• Introduction - The introduction briefly states the specific position desired, and should be designed to catch the employer's immediate interest.
  • Body - Highlights material in the resume or job application, and explains why the job seeker is interested in the job and would be of value to the employer. Also, matters discussed typically include skills, qualifications, and past experience. If there are any special things to note such as availability date, they may be included as well.
  • Closing - Sums up the letter and indicates the next step the applicant expects to take. It may indicate that the applicant intends to contact the employer; although many favor the more indirect approach of simply saying that the applicant will look forward to hearing from or speaking with the employer. After the closing is a valediction ("Sincerely"), and then a signature line. Optionally, the abbreviation "ENCL" may be used to indicate that there are enclosures.

Job Search

Search Engines

When searching for jobs in Ghana, you will first want to narrow your field of interest. With that, you can then begin to search for organizations that are hiring employees to work in Ghana on either a temporary or full time basis.

Search engines allow you to scan a great variety of jobs, and narrow down your search on certain criteria. It is also a good idea to post your CV online so hiring managers can find you. They may also allow you to sign-up for e-mail alerts of when new jobs become available.


Expat and social forums are another resource for job seekers. Easy Expat's Ghana forum are a great resource. Search by industry and browse the latest jobs.

Career Fairs

Sector-specific career fairs are another way to learn about job opportunities in Ghana. You can typically find these fairs outside of Ghana. Major cities and universities often host job fairs that cover a handful of sectors with an international focus at least annually.


Sometimes getting a job is about knowing the right people. Talk to friends, family, and business contacts to see if they have connections in the area you would like to work.

Expat events can also be a great way to find out how other expats found work and see if their company has any openings. Use social media such as Facebook, Twitter, or Linkedln or expat forums.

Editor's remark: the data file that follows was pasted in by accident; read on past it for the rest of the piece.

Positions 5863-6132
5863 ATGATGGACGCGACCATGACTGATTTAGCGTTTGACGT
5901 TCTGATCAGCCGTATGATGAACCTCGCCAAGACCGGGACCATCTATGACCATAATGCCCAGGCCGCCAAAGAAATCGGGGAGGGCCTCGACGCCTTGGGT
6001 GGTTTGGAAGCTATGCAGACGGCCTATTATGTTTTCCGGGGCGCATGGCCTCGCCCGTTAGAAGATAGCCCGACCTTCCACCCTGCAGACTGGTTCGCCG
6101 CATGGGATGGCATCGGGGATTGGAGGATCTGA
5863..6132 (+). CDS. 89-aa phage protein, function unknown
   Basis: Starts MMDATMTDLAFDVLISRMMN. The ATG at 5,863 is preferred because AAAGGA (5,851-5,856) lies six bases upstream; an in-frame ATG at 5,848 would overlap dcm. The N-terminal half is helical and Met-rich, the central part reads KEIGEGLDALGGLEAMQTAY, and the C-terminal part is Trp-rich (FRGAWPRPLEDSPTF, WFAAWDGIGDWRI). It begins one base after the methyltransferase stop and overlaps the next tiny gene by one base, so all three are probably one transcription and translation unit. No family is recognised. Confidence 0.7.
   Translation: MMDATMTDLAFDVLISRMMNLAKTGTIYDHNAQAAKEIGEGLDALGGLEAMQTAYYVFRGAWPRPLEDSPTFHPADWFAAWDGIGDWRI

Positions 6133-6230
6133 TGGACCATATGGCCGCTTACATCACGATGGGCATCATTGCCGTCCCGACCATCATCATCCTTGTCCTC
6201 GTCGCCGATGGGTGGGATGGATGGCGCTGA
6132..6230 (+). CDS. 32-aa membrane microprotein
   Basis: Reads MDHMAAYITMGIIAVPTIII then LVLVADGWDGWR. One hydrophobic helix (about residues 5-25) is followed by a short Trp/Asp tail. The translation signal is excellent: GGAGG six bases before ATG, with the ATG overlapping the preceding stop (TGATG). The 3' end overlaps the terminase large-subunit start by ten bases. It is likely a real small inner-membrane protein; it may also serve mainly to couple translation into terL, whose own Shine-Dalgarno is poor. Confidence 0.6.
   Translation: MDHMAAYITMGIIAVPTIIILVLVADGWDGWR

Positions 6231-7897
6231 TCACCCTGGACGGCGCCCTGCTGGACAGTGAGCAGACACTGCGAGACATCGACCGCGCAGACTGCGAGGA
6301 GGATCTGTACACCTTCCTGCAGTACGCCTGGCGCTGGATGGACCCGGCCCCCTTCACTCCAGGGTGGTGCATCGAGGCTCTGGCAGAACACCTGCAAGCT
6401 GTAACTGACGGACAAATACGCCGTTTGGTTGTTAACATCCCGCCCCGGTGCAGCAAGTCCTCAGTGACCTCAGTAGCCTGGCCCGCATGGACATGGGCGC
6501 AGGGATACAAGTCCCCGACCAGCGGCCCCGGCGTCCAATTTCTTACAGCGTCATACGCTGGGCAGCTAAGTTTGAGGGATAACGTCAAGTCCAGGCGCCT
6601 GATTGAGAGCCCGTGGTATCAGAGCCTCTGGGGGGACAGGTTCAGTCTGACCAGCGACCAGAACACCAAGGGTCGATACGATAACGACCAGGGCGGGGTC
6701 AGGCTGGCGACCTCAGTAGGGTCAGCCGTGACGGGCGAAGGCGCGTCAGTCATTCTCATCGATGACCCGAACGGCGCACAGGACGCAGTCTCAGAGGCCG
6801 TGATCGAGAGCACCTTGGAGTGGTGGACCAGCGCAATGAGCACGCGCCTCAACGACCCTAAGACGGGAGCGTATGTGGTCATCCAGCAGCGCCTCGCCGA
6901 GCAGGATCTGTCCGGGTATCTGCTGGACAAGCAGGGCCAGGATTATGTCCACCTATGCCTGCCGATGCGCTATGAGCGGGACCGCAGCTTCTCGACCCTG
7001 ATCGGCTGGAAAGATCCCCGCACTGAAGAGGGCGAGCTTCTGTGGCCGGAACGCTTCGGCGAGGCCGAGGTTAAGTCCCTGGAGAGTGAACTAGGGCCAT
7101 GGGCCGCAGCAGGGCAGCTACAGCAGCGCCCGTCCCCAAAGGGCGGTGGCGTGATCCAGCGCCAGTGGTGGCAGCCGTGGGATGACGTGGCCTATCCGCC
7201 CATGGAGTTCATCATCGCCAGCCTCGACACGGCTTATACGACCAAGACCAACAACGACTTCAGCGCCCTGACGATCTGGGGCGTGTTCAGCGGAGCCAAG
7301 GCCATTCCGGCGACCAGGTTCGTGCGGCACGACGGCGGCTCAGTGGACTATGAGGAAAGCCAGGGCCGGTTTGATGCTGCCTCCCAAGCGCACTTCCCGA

Teaching English

Paid English teaching opportunities are fairly limited in Ghana since English is the country’s first language. Most volunteer organizations will offer English teaching positions, but these are voluntary and based in more rural schools.

There are a handful of privately run schools in Accra that look for foreign teachers, but these opportunities tend to be few and far between. Where they do exist, it is common for language schools usually require applicants to have TEFL course certificates and a college degree. You must have adequate visa clearance and registration. Most schools will supply you the intent to employ so you can secure a visa.


Interviews are a chance for a company to get to know you before hiring you. Again, you will want to confirm where the company you are applying to is based, so that you can adhere to their national standards and norms. In general, the following tips will serve you well.

  • Research the company before the interview.
  • Dress neatly and conservatively.
  • Arrive on time.
  • Bring your CV, business card, and copies of the certificates.
  • Ask questions. Demonstrate your knowledge and interest.
  • Thank the interviewer for their time.

Different organizations will follow different formats for interviews. Some will be 30 minutes, others a couple of hours. Some organizations will employ multiple rounds, while others will be ready to make a decision on the spot.

Work Visas & Permits

In Ghana, foreigners are eligible to apply for either a general tourist visa (30 days, single/multiple entry) or a work visa. The latter is required for anyone who will formally work in the country. Virtually all nationalities are required to secure the appropriate visa in advance of arriving.

Refer to "Passport & Visa" section of the guide for full details.

Update 8/05/2015